One part herbal, one part prayer/incantation booklet, and one part folkish tradition, this rivals the Petit Albert for “most in depth ritual system” I have ever edited. It is likely that I will list this with the grimoires, since that is essentially what it is, even if it is also technically a work of folk magick.

I expect that it will be around 110 to 120 pages when completed, and it’s quite a nice work.

The Universal Fortune Teller of Mrs. Bridget – Now Available!

The 1790 Universal Fortune Teller is not attributed to Napoleon, although later works containing similar (and sometimes utterly plagiarized) content were. This text contains an elaborate backstory in which the editor claims to have obtained a manuscript from the thatched hut of an old wise woman who had recorded her occult findings in heiroglyphic form. Subsequent to cracking this mysterious code the work was then released.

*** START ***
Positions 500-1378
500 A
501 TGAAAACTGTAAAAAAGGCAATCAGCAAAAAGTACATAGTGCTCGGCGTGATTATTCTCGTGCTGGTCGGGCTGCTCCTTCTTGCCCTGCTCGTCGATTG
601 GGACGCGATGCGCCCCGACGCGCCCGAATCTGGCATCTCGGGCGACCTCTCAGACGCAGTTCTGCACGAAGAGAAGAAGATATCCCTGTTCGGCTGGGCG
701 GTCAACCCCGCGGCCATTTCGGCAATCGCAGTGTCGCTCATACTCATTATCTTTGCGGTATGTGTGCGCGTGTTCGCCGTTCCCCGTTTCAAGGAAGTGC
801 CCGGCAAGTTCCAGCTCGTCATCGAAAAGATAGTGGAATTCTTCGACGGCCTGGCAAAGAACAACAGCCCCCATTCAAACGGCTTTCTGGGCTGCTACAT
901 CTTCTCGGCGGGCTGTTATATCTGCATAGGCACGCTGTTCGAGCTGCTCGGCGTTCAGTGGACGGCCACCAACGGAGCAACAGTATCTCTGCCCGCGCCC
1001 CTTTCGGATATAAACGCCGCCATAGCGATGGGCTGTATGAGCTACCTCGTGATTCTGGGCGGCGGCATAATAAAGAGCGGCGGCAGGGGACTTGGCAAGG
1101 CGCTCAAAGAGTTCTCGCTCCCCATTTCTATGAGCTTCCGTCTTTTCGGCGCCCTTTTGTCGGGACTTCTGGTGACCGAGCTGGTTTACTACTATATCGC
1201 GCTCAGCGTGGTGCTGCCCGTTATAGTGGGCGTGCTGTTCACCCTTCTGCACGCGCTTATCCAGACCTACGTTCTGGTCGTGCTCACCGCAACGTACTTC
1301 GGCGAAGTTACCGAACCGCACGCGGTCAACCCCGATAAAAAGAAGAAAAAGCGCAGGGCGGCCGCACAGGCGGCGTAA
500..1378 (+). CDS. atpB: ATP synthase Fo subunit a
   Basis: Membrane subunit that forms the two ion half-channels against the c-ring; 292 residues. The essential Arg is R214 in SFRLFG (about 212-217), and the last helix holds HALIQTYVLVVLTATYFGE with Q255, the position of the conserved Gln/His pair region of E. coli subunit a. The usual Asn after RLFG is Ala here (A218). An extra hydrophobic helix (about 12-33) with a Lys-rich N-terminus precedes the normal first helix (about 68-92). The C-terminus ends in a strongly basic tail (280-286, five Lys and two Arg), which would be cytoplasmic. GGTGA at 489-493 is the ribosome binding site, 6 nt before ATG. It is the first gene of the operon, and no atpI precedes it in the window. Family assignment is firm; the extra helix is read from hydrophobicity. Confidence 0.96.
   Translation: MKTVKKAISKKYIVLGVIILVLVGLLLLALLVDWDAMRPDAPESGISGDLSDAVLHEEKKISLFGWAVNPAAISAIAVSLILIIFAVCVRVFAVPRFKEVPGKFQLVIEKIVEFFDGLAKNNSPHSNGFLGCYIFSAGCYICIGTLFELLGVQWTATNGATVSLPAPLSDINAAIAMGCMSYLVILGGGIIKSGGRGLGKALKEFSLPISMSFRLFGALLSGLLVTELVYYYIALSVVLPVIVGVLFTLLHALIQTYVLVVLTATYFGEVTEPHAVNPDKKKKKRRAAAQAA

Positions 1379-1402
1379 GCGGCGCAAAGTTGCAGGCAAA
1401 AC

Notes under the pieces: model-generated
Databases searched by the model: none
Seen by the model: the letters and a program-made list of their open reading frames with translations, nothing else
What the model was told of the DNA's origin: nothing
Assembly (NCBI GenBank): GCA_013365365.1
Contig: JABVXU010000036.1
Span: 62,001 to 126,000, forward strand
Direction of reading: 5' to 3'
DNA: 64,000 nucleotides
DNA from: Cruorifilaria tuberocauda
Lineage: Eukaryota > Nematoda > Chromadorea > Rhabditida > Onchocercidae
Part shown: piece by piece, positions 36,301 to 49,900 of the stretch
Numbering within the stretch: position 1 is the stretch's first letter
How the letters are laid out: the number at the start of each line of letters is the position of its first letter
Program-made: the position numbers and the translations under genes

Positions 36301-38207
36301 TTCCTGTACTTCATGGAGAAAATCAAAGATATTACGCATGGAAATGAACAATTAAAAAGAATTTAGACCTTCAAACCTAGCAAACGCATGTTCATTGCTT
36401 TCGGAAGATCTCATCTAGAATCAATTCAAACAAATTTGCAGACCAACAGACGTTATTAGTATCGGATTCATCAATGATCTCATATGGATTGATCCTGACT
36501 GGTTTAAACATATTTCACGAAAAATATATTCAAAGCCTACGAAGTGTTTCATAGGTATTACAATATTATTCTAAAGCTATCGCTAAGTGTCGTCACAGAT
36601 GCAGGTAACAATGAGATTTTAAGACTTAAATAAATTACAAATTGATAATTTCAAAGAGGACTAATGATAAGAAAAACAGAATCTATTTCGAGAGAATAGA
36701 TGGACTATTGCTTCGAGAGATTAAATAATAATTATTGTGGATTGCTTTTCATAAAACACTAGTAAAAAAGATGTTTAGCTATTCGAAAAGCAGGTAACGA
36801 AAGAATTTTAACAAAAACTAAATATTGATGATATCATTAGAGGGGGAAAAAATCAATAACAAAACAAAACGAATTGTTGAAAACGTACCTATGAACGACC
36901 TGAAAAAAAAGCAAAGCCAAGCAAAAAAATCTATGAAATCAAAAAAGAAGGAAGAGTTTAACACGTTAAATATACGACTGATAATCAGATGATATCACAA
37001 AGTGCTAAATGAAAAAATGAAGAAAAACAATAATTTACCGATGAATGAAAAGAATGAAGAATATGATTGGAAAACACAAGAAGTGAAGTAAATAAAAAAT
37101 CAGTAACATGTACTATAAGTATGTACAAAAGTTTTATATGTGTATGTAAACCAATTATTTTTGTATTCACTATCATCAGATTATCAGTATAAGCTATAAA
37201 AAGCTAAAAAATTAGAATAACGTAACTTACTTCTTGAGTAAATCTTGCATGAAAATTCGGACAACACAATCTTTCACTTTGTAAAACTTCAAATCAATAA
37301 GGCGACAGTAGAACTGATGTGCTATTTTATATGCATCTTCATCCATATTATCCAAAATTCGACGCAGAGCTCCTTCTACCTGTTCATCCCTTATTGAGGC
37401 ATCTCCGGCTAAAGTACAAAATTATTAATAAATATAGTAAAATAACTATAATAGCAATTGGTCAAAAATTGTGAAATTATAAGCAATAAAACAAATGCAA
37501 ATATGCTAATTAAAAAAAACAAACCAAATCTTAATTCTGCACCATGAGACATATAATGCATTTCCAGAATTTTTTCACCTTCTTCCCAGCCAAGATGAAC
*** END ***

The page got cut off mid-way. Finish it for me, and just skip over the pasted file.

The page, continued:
It’s fairly obvious that this backstory was an attempt to increase its circulation- but that doesn’t detract from the work, which manages to cover astrology, palmistry, and other tricks, rites, and knowledge into just under 100 pages of content. The astrological system here goes well beyond the simple Zodiac and into terms and meanings as well as arcane minutiae.

With a slimmed down dream interpretation section and a buffed up card trick section, this work is comparable to Napoleon’s Oraculum in style, minus, of course, the oracle itself. It is also a rather bawdy work, mentioning whoredom, vixens, cuckoldry, and adultery quite frequently in the divination-by-card section.

98 pages.

Work Begins on Sickness In Hell